Citrix’s XenServer server virtualization technology doesn’t have a huge market share. But that’s not to say its insignificant: It has its followers–especially those looking to virtualize Linux workloads–and it has its place, often as a secondary platform for companies using VMware or, increasingly, Hyper-V.
When Citrix announces a major release, as it did last Friday with XenServer 6, it’s definitely worth taking a look to see what’s new. But first, let’s take a look at how Citrix is selling the product, because the way a company does that can be very telling.
One key point Citrix would like you to know is that XenServer 6 is optimized for cloud computing and the “Cloud Era.” In fact, the cloud computing message is threaded throughout Citrix’s announcement, along with reminders that you can use XenServer 6 with Citrix’s CloudStack cloud platform. Citrix acquired CloudStack when it bought Cloud.com in July. Because of that, the company decided to pull the Self-Service Manager feature, which was present in the beta version of XenServer from XenServer 6. Right now, CloudStack is great for public cloud service providers or Web 2.0 application companies, but it is not suitable for enterprises that want to run a private cloud in-house in their data center, according to Derek Slayton, Citrix’s senior director of product marketing for XenServer. Apparently, the Cloud Era doesn’t include private clouds, then. That’s, ahem, surprising.
Avoiding cloud-talk, Slayton reckons the improvements for XenDesktop customers are the most exciting new features in XenServer 6. These include GPU Pass-Through, which enables a physical GPU to be assigned to a VM to provide high-end graphics, and enhancements to Citrix’s HDX technology for “high definition” desktop virtualization.
Slayton also highlights another area of improvement. “Our work to simplify installation and management is pretty important. In the past we have tended to [shy] away from our “10 (minutes) to Xen” proposition, but in XenServer 6.0 we made it easier to use advanced features.”
Slayton’s other key point is that iXenServer is cheap–as in low cost, not low quality. The free version offers an astounding feature set, it has to be said, including the XenCenter Management Console and the vMotion-like XenMotion Live Migration. Other versions range from $1,000 to $5,000 per server, and are free of any “vTax” on virtual memory, Citrix promises.
So what else is new in XenServer 6?
Monster XenServer VMs
Everyone wants to compete with VMware’s monster VMs, and in this release Citrix, based on the Xen 4.1 hypervisor, has doubled the number of virtual processors each VM can have to 16, and the maximum virtual memory per VM is now 128GB. The amount of physical memory supported on the XenServer physical hosts has also been beefed up to 1TB, while the hypervisor supports 64 logical CPUs (cores or hyperthreads). That’s not quite up to VMware’s monstrousness, but it is on par with Microsoft’s.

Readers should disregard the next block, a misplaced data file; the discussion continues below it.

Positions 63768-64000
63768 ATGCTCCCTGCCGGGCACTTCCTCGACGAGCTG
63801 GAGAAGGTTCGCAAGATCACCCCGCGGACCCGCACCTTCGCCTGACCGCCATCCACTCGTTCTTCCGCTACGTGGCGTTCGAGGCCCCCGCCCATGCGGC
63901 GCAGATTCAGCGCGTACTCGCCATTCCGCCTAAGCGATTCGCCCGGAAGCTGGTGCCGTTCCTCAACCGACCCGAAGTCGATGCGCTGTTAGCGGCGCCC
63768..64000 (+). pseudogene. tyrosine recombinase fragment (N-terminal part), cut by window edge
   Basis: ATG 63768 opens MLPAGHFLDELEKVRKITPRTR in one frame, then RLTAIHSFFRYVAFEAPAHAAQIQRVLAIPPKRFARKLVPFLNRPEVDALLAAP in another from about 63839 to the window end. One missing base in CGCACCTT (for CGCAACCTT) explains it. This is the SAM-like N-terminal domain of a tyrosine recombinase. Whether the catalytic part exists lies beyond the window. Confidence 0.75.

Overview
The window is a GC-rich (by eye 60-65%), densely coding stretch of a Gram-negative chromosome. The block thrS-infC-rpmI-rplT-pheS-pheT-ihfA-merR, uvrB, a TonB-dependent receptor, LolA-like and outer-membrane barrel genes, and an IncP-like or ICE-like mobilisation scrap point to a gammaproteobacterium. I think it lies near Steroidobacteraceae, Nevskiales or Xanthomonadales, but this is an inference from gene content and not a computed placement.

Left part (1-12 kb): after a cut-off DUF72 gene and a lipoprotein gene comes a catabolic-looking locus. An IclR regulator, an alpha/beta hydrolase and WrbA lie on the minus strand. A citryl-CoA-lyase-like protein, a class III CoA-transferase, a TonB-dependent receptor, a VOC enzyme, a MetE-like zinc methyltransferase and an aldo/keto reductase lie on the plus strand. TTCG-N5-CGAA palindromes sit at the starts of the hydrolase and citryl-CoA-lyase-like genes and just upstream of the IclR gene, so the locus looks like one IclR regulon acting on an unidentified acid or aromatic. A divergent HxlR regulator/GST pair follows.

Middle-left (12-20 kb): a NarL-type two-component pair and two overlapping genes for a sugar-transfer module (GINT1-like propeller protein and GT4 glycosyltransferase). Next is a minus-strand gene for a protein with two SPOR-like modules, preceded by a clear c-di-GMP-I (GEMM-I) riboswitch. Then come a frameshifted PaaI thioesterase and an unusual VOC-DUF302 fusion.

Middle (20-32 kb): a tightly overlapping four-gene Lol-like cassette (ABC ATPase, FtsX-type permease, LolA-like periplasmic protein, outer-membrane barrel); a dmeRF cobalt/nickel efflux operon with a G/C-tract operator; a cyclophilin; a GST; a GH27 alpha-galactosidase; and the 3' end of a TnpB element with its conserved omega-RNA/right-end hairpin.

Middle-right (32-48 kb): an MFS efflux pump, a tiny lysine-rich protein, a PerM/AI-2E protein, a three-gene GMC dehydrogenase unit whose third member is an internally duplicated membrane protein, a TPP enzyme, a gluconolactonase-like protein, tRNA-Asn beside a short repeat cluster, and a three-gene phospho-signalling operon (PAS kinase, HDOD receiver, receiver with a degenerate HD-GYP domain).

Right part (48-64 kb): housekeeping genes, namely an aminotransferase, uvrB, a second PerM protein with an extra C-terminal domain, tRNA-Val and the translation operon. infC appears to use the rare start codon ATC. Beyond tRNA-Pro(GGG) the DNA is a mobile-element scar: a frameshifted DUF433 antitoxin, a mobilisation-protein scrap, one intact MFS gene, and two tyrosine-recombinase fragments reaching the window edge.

Managed by Microsoft
The reality of XenServer is, as alluded to above, that it’s often used as a secondary virtualization platform. If you happen to be a Hyper-V user, then you’re probably using Microsoft’s System Center management suite, and the good news is that you can now manage XenServer hosts and provision VMs with System Center Virtual Machine Manager (SCVMM) 2012. You can also monitor and troubleshoot them using System Center Operations Manager (SCOM) 2012. Slayton notes, however, that you’ll still likely have to do some low-level stuff in the XenCenter Management Console.
No More Windows VMs
XenServer 6 supports remote data replication between storage arrays with fast recovery and failback capabilities using integrated Site Recovery. Previously, you had to use StorageLink Gateway Site Recovery in a VM with Windows to do this. Also, StorageLink Gateway technology, which required a VM with Windows, has been completely replaced with integrated Storage Link, which allows you to access existing storage array-based features, including data replication, de-duplication, snapshots and cloning right from XenServer 6. And let’s not forget that the Windows virtual appliance for workload balancing has been replaced with a Linux-based virtual appliance, too.
New Virtual Switching
Open vSwitch is now the default networking stack in XenServer 6 (as well as other systems, including the CloudStack and OpenStack), providing formal support for Active-Backup NIC bonding. Citrix hopes it will increasingly be used as a foundation for cloud operations with support for distributed virtual networking and features, such as NetFlow, RSpan and security ACLs.
Other features include:
- Enhanced Guest OS Support: Support for Ubuntu 10.04 (32/64-bit). Updated support for Debian Squeeze 6.0 64-bit, Oracle Enterprise Linux 6.0 (32/64-bit) and SLES 10 SP4 (32/64-bit). Experimental VM templates for CentOS 6.0 (32/64-bit), Ubuntu 10.10 (32/64-bit) and Solaris 10.
- Distributed Virtual Switch Improvements: A new fail-safe mode allows Cross-Server Private Networks, ACLs, QoS, RSPAN and NetFlow settings to continue to be applied to a running VM in the event of vSwitch Controller failure.
Paul Rubens is a journalist based in Marlow on Thames, England. He has been programming, tinkering and generally sitting in front of computer screens since his first encounter with a DEC PDP-11 in 1979.